Am I on earth alone and friendless stranger?
When shall these days be past of fear and danger,
When shall I find some respite, some relief,
From this unsleeping pain, this haunting grief?
The joyful sun may bring another morning,
I wake to care, to conscience' voice of warning;
The soft moon comes with silent night and sleep,
And bringeth nought to me but time to weep.
My heart and soul faint, smitten by Thine arrow,
Keen as a fire that pierceth to the marrow;
From morn to eventide where'er I flee
I find no hiding-place, great God, from Thee.
Vain are my prayers, vainly I weep my errors,
While Thou dost strive against me with Thy terrors;
The zeal of Thy just anger and Thy might
Have plunged my soul in blackest depths of night.
Oh that I had a dove's swift wings, I'd hie me
To some far mountain-top where none came nigh me!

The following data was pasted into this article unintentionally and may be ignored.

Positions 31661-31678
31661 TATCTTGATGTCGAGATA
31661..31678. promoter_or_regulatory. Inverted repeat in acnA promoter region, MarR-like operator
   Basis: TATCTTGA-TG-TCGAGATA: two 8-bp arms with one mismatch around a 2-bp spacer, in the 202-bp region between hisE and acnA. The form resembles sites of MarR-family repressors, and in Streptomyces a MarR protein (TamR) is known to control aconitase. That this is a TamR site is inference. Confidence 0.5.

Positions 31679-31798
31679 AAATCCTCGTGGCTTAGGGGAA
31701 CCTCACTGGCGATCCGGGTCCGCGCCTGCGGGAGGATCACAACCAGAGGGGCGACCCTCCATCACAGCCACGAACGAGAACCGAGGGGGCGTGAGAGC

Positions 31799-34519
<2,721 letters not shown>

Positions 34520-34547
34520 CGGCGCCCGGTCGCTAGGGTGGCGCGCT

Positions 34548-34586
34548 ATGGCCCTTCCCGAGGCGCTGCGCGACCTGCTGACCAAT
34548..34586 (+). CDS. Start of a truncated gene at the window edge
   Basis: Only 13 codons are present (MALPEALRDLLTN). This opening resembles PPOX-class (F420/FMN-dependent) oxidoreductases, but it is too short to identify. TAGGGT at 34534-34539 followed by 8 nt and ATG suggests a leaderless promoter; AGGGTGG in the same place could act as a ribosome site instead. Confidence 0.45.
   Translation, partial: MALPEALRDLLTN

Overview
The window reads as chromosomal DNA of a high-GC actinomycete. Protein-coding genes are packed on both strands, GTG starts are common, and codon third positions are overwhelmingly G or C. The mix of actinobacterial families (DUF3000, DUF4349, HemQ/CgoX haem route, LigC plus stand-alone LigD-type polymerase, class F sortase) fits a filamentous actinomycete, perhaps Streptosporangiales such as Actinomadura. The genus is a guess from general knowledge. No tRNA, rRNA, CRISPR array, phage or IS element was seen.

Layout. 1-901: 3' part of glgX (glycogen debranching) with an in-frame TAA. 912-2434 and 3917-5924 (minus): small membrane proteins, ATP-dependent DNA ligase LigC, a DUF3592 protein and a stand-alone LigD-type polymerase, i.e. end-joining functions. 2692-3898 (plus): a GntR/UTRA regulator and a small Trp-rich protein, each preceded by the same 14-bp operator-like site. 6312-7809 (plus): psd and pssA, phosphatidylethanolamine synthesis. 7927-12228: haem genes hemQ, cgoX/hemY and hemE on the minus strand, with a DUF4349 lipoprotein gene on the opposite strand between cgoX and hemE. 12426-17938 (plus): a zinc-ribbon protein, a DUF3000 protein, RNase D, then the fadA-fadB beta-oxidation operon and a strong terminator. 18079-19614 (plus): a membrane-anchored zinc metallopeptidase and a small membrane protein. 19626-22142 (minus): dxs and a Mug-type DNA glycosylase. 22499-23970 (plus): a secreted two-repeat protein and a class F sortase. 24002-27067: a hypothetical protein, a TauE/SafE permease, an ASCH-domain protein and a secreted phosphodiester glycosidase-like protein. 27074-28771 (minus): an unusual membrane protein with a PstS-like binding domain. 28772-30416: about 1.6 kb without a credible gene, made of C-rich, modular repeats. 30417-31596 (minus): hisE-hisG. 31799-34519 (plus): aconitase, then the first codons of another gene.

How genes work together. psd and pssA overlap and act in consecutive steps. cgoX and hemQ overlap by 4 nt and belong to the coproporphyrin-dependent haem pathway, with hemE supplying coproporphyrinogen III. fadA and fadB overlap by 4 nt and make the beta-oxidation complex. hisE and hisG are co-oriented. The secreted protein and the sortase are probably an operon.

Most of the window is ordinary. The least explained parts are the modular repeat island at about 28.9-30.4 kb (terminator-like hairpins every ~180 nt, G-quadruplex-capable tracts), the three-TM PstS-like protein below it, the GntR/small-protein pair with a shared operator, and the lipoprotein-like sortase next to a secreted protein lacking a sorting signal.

Yet could I not escape His mighty hand
Before whom all things bare and open stand.
Nay, all He sends me let me suffer rather,
Though still His angry storms around me gather;
A willing heart and patient mind, O God,
I bring to Thy severe but righteous rod.
Much have I sinn'd, and utterly I perish,
If memory of my sin Thou still will cherish;
Yet, Lord of Hosts, doth not Thy Word proclaim
The Merciful is Thy most glorious name!
|First Line:||Am I on earth alone and friendless stranger?|
|German Title:||Bin ich allein ein Fremdling auf|
|Translator:||Catherine Winkworth (1863)|
|Copyright:||This text in in the public domain in the United States because it was published before 1923.|
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|Chorale Book for England, The #43||Am I on earth alone and friendless stranger?||Am I on earth alone and friendless stranger?||Raiszner||1863|